Ever Heard Of The Language Disorder Dysphasia?

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Did you ever think that there were people who face difficulty in understanding spoken language? Isn’t language the first thing we learn? Why would someone feel difficulty in understanding and speaking it? Difficulty in understanding written language is understandable but why spoken? Well, difficulty in dealing with spoken language is a thing. It is a disorder called dysphasia. This disorder affects your ability to produce and understand spoken language. It can also hinder your reading, writing, and gesturing capabilities.

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Unfortunately, dysphasia is often mistaken as dysphagia (an eating disorder) or other speech disorders. In fact, if you google dysphasia on YouTube, you will get several videos on dysphagia, as if you made a spelling mistake. This often leads to the wrong diagnosis and treatment of this specific disorder. Also, this unrecognition can take a toll on the affected people’s mental health.

Scientifically speaking, dysphasia occurs when an area of your brain gets damaged and can’t function properly. This area is responsible for turning thoughts into spoken language, so people with the disorder face difficulty in verbal communication. This makes dysphasia a language disorder.

In worst cases and worsening brain condition, you might need to consult the best neurosurgeon in your area.

Risk Factors of Dysphasia

Strokes are the most common cause of dysphasia. If you ever get a stroke, a blockage in the blood vessels of the brain prevents the cells from getting any blood and oxygen. When the brain cells get deprived of oxygen for too long, they can die, leading to dysphasia.

Some diseases like TIAs, migraines, and seizures, can cause temporary brain damage. In such conditions, the language abilities are restored, once you recover from the attack.

Some other common causes of dysphasia include:

  • infections
  • severe head injuries
  • brain tumors
  • high cholesterol
  • high blood pressure
  • heart disease
  • diabetes
  • a sedentary lifestyle
  • neurodegenerative diseases
  • transient ischemic attacks (TIA)
  • migraines
  • seizures

If you have any of the mentioned issues, controlling them can drastically lower your chances of ever getting dysphasia.

Types of dysphasia

Dysphasia can be divided into several types and subtypes. Each type is characterized by damage in a particular area of the brain. As brain damage is not often clear, so all types of dysphasia are not very distinct and different from one another.

1. Broca’s dysphasia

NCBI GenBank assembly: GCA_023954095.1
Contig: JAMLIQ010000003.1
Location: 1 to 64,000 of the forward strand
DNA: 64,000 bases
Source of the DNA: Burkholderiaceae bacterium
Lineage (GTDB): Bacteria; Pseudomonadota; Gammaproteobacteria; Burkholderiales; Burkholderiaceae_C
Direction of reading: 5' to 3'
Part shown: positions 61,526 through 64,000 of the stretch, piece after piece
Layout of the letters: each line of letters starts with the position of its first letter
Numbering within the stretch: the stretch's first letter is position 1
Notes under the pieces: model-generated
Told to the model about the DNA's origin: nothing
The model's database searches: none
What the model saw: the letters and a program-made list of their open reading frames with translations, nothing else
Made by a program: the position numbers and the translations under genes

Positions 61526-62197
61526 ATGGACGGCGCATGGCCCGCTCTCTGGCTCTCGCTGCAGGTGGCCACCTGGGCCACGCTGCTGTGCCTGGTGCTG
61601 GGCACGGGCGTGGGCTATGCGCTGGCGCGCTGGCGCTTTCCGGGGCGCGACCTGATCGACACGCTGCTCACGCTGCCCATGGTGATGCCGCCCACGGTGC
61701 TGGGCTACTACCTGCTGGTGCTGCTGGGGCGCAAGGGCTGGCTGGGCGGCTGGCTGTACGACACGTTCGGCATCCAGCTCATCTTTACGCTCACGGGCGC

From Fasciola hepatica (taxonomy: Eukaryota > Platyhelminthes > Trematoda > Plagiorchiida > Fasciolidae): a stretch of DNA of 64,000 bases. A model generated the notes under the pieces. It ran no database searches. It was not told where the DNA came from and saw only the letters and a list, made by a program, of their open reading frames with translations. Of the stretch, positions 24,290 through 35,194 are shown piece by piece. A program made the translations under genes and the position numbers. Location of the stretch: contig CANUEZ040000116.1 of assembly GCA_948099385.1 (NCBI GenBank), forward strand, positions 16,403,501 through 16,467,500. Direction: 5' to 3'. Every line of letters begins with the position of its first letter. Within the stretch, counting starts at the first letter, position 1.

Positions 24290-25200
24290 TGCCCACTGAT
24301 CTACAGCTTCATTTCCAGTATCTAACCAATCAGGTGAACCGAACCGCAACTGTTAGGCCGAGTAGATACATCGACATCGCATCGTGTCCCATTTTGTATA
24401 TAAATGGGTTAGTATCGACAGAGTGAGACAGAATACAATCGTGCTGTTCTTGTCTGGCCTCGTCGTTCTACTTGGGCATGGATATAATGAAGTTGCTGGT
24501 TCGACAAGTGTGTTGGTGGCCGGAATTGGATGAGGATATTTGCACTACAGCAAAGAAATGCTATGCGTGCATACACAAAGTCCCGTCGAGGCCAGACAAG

It is one of the most common types. This is characterized by the damage to the Broca’s part of the brain. This specific area is responsible for speech production. People with this type of Broca’s Dysphasia face extreme difficulty in forming words and complete sentences. Such people either speak with difficulty or do not speak at all. These people often understand things and languages better than they speak.

2. Expressive types

This affects speech and language output. Such people do understand what other people are saying but have difficulty producing speech. Such people know are very well aware of the difficulties they face.

3. Receptive types

This particular type affects language comprehension. People with this type of dysphasia are often able to speak, ut such people fail to understand the meaning of what they are speaking, and are unaware that others don’t understand them.

 Transcortical dysphasia

It is a rare type of dysphasia. This is also known as isolation dysphasia. It affects the nerve fibers that carry information between the brain’s language centers, as well as other centers that integrate and process subtle aspects of communication. This is further divided into three types; sensory, motor, and transcortical.

4. Wernicke’s dysphasia

This is characterized by damage to Wernicke’s area of the brain. This specific area is responsible for helping us in understanding the meaning of words and languages. Such people can speak quite frequently but they often use senseless phrases and words, making their speech incomprehensible. These people may also have difficulties understanding spoken language.

5. Conduction dysphasia (also known as conduction aphasia)

Conduction dysphasia is one of the rarest types of dysphasia. Such people can usually understand others and produce speech themselves, but fail to repeat it.

6. Anomic dysphasia

Anomic dysphasia is a somewhat milder type of dysphasia. People with anomic dysphasia have difficulties retrieving and understanding specific words, including names. Such people usually pause and take gaps when they can’t retrieve a specific word.

7. Global type

Global dysphasia is characterized by widespread damage in the brain language centers. Such people have extreme difficulty in understanding and expressing language.

 Difference between dysphasia and aphasia

These two have the same causes and symptoms, but aphasia is the complete loss of speech and comprehension abilities. Whereas dysphasia only involves moderate language impairments.

Diagnosis and Treatment

A simple physical exam can be used to diagnose dysplasia. Other complicated tests involved in the diagnosis of this disease are a neurological exam, image testing, and a speech-language evaluation.

The common treatment for dysphasia is specialized speech therapy.

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